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12
Propensity Score Matching Methods For NonExperimental Causal Studies
, 2002
"... This paper considers causal inference and sample selection bias in nonexperimental settings in which: (i) few units in the nonexperimental comparison group are comparable to the treatment units; and (ii) selecting a subset of comparison units similar to the treatment units is difficult because uni ..."
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Cited by 228 (1 self)
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This paper considers causal inference and sample selection bias in nonexperimental settings in which: (i) few units in the nonexperimental comparison group are comparable to the treatment units; and (ii) selecting a subset of comparison units similar to the treatment units is difficult because units must be compared across a highdimensional set of pretreatment characteristics. We discuss the use of propensity score matching methods, and implement them using data from the NSW experiment. Following Lalonde (1986), we pair the experimental treated units with nonexperimental comparison units from the CPS and PSID, and compare the estimates of the treatment effect obtained using our methods to the benchmark results from the experiment. For both comparison groups, we show that the methods succeed in focusing attention on the small subset of the comparison units comparable to the treated units and, hence, in alleviating the bias due to systematic differences between the treated and comparison units.
An Algorithm for Deciding if a Set of Observed Independencies Has a Causal Explanation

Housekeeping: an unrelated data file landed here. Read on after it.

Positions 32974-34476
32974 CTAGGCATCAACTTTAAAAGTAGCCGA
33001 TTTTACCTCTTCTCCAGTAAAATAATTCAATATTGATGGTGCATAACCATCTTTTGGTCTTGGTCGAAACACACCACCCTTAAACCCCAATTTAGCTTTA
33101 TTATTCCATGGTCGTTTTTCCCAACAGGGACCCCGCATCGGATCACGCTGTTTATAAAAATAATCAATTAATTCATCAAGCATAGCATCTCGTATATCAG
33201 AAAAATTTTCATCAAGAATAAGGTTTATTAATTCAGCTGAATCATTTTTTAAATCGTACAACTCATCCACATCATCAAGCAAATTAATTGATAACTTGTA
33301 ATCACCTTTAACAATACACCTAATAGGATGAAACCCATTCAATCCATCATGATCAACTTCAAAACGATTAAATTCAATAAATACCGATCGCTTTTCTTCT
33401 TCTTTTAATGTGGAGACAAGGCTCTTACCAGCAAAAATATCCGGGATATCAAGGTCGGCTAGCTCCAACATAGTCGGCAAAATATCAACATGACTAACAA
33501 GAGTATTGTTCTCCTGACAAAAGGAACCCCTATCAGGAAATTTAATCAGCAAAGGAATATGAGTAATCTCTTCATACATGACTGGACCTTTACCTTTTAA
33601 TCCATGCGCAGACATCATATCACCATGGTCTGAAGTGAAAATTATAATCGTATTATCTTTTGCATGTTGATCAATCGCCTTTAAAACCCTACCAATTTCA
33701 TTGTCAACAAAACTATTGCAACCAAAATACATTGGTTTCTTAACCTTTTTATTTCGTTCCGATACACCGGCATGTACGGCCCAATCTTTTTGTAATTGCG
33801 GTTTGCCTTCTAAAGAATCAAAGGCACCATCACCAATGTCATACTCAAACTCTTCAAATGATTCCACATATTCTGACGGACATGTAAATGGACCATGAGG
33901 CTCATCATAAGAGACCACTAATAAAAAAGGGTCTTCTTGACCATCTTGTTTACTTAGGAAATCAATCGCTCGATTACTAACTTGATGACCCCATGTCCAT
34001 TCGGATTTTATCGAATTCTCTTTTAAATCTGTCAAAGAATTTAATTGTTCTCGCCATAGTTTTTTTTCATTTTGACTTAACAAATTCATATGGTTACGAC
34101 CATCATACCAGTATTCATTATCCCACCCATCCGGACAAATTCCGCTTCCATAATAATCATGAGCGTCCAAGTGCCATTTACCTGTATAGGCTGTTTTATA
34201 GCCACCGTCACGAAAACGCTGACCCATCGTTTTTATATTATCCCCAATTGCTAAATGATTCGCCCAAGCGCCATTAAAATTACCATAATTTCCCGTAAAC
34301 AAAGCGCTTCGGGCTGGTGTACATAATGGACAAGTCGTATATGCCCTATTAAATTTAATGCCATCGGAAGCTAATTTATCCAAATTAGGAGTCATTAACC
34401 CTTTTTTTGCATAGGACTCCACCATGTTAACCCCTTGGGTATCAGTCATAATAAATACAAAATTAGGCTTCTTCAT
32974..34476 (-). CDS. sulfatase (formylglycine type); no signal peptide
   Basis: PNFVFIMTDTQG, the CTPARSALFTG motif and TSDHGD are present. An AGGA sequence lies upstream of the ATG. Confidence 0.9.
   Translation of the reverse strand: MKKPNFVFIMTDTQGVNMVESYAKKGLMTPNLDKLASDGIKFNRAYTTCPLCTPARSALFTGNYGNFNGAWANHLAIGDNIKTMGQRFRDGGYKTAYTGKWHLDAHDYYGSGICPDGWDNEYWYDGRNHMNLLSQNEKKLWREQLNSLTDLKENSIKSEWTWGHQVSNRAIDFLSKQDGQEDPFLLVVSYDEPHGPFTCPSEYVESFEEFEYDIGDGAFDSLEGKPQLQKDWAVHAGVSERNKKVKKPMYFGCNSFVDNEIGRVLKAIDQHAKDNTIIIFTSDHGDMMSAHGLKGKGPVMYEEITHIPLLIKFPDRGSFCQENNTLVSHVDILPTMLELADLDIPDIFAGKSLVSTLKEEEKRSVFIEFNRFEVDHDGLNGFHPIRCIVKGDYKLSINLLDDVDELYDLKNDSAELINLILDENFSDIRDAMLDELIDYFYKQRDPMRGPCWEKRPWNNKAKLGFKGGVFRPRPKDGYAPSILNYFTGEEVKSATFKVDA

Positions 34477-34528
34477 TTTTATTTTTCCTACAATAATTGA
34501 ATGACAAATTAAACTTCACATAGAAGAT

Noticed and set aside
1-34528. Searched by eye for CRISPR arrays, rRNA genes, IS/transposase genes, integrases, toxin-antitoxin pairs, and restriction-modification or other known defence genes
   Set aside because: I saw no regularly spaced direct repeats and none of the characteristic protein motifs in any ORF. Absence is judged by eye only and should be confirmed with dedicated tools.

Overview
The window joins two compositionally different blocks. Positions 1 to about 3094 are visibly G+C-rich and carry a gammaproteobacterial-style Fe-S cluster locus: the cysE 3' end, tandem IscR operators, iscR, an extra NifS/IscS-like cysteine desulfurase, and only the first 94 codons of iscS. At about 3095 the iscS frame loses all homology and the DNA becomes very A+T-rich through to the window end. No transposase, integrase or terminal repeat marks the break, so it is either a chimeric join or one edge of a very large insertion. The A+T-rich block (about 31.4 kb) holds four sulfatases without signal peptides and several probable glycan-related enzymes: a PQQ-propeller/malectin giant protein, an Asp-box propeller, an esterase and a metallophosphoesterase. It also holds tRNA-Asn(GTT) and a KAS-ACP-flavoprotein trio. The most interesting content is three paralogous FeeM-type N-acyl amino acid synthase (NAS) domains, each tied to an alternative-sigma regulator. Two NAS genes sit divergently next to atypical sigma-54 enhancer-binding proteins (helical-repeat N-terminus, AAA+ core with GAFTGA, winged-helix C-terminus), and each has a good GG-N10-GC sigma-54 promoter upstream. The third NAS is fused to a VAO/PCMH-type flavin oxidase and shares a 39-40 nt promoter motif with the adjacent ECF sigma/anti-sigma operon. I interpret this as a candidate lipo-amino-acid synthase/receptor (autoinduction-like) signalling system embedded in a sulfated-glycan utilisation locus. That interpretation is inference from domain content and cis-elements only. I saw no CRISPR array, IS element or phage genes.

Proc. of the Eighth Conference on Uncertainty in Artificial Intelligence
, 1992
"... In a previous paper [8] we presented an algorithm for extracting causal influences from independence information, where a causal influence was defined as the existence of a directed arc in all minimal causal models consistent with the data. In this paper we address the question of deciding whether t ..."
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Cited by 60 (1 self)
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In a previous paper [8] we presented an algorithm for extracting causal influences from independence information, where a causal influence was defined as the existence of a directed arc in all minimal causal models consistent with the data. In this paper we address the question of deciding whether there exists a causal model that explains ALL the observed dependencies and independencies. Formally, given a list M of conditional independence statements, it is required to decide whether there exists a directed acyclic graph D that is perfectly consistent with M, namely, every statement in M, and no other, is reflected via dseparation in D. We present and analyze an effective algorithm that tests for the existence of such a dag, and produces one, if it exists. Key words: Causal modeling, graphoids, conditional independence. 1 1 Introduction Directed acyclic graphs (dags) have been widely used for modeling statistical data. Starting with the pioneering work of Sewal Wright [...
When Can Association Graphs Admit A Causal Interpretation?
, 1993
"... This paper provides conditions and procedures for deciding if patterns of independencies found in covariance and concentration matrices can be generated by a stepwise recursive process represented by some directed acyclic graph. If such an agreement is found, we know that one or several causal proce ..."
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Cited by 18 (4 self)